A small Kansas county became a site of a significant pipeline failure last week as theleaked an estimated 14,000 barrels of crude oil into a creek — the largest spill in its history. Now, officials are scrambling to clean up the mess made by the system, which stretches more than 2,600 miles from Canada to the US.
And it isn’t the first time they’ve had to do so.
The Keystone Pipeline has had nearly two dozen accidents since it went into service in 2010, according to a report from the US Government Accountability Office, a history similar to other oil pipelines. There are dozens of “significant” oil pipeline incidents every year in the US, according to the Pipeline and Hazardous Materials Safety Administration, costing more than $3 billion and leading to the deaths of six people since 2002. More than 719,000 barrels of crude oil have been lost in that time, with each barrel being about 42 gallons.
It’s not uncommon for smaller-scale oil pipeline breaches to occur in the US. But what makes the Keystone Pipeline different, the GAO said, is that its incidents have only gotten worse.
While most of the 22 accidents at the pipeline over the past 12 years resulted in fewer than 50 barrels of oil being released each time, four incidents stand out. In two separate instances in two different states, 400 barrels, or more than 16,000 gallons, of oil spilled out of the pipeline – in Ludden, North Dakota, in 2011 and in Freeman, South Dakota, in 2016.
Then in the past five years, the pipeline has had two larger accidents, aside from the most recent one, that pushed the pipeline’s performance below nationwide averages. Before last week, there were two – one in 2017 and the other in 2019 – that were big enough to affect people or the environment, according to the hazardous materials administration’s standards.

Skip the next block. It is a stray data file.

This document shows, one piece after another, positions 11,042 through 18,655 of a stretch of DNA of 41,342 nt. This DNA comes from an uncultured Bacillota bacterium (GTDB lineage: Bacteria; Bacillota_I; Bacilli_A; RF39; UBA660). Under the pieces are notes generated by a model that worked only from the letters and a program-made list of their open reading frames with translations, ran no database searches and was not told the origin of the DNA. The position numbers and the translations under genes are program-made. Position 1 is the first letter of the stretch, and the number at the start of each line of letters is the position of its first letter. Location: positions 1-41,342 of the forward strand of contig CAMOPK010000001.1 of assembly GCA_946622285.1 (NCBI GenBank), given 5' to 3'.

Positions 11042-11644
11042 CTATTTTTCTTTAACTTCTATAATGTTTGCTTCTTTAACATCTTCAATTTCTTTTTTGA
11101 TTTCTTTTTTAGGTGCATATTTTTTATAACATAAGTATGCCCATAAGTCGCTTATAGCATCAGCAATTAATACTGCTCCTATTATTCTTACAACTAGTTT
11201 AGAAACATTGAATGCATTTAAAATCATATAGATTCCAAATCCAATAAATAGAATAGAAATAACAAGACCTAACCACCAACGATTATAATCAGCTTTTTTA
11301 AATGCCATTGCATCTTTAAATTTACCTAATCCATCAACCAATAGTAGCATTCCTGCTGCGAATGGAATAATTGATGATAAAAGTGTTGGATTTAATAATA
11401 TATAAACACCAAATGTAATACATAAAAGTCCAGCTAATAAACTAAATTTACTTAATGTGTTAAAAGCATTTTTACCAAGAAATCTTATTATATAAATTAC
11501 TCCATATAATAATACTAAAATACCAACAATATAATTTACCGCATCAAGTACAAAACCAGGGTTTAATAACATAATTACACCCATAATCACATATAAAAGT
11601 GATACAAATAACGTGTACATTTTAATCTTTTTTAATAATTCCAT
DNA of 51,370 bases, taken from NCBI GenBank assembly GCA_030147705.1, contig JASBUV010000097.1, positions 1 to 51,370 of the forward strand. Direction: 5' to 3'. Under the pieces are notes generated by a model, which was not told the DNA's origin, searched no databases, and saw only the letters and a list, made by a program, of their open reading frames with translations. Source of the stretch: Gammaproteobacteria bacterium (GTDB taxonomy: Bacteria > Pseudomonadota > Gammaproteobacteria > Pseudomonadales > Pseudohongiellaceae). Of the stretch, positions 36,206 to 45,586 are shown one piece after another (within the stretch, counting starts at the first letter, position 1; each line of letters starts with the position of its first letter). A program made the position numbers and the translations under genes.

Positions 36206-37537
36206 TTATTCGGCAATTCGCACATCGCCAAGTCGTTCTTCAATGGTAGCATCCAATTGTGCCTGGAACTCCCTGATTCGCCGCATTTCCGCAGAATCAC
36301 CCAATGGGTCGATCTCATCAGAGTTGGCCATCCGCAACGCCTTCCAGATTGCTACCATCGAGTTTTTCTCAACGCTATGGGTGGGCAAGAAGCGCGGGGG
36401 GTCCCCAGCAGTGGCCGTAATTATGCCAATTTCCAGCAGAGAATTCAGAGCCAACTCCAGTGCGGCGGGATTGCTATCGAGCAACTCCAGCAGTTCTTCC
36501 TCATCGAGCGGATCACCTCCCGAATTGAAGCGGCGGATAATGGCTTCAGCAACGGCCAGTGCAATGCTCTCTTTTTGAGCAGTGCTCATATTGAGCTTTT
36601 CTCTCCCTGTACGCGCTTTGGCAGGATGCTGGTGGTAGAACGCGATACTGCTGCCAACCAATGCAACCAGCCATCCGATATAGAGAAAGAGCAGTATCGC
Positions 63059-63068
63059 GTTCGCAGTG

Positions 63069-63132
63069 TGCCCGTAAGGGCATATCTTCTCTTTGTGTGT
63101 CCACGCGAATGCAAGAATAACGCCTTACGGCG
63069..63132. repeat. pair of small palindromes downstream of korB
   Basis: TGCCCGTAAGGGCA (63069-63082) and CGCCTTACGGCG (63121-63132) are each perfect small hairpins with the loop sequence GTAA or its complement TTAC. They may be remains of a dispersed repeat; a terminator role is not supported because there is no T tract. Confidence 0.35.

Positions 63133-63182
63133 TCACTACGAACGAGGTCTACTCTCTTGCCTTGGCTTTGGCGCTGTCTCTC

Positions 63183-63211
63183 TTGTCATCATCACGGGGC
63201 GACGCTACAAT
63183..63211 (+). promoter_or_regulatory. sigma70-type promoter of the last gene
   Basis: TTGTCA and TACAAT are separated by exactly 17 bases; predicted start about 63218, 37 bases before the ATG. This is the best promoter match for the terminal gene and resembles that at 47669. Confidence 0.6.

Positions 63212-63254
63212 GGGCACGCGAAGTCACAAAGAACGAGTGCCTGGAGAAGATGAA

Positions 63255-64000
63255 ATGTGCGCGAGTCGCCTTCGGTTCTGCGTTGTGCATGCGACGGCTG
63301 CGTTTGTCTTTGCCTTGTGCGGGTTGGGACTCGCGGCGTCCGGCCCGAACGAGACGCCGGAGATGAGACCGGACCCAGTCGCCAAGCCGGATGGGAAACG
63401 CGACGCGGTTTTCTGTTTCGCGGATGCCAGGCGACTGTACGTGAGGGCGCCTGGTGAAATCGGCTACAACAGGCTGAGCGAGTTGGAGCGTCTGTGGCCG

“Over the last several years, we have taken decisive action to implement measures to strengthen our approach to safety and the integrity of our system and will conduct a full investigation into the root cause of this incident, in cooperation with regulators,” TC Energy said in a statement to CBS News on Monday. “We take every incident very seriously. No incident is ever acceptable to us.”
Here’s what to know.
November 2017: At least 210,000 gallons spilled
The Keystone Pipeline was shut down mid-November 2017 after it leaked an initial estimate ofof crude oil in Amherst, South Dakota, according to the GAO. It was one of the largest on-shore oil spills in the nation since 2010, according to the Associated Press, and months later, it was determined to be nearly twice as large as originally thought.
A spokesperson for TransCanada Corp., the owner of the pipeline now called TC Energy, said five months after the fact that the pipeline had actually spilled about 407,000 gallons of crude oil into surrounding farmland, with the GAO saying last year that 6,592 barrels of oil werereleased. Despite taking months to clean up, the pipeline resumed 12 days after the leak began.
According to the GAO, the leak was caused by a crack in the pipeline’s exterior that was likely caused by a vehicle during installation and “grew to a critical size.” Following the incident, the company used technology to find other cracks in the impacted segment and “excavated several anomalies by September 2018,” GAO said, but no issue similar to what caused the accident was detected.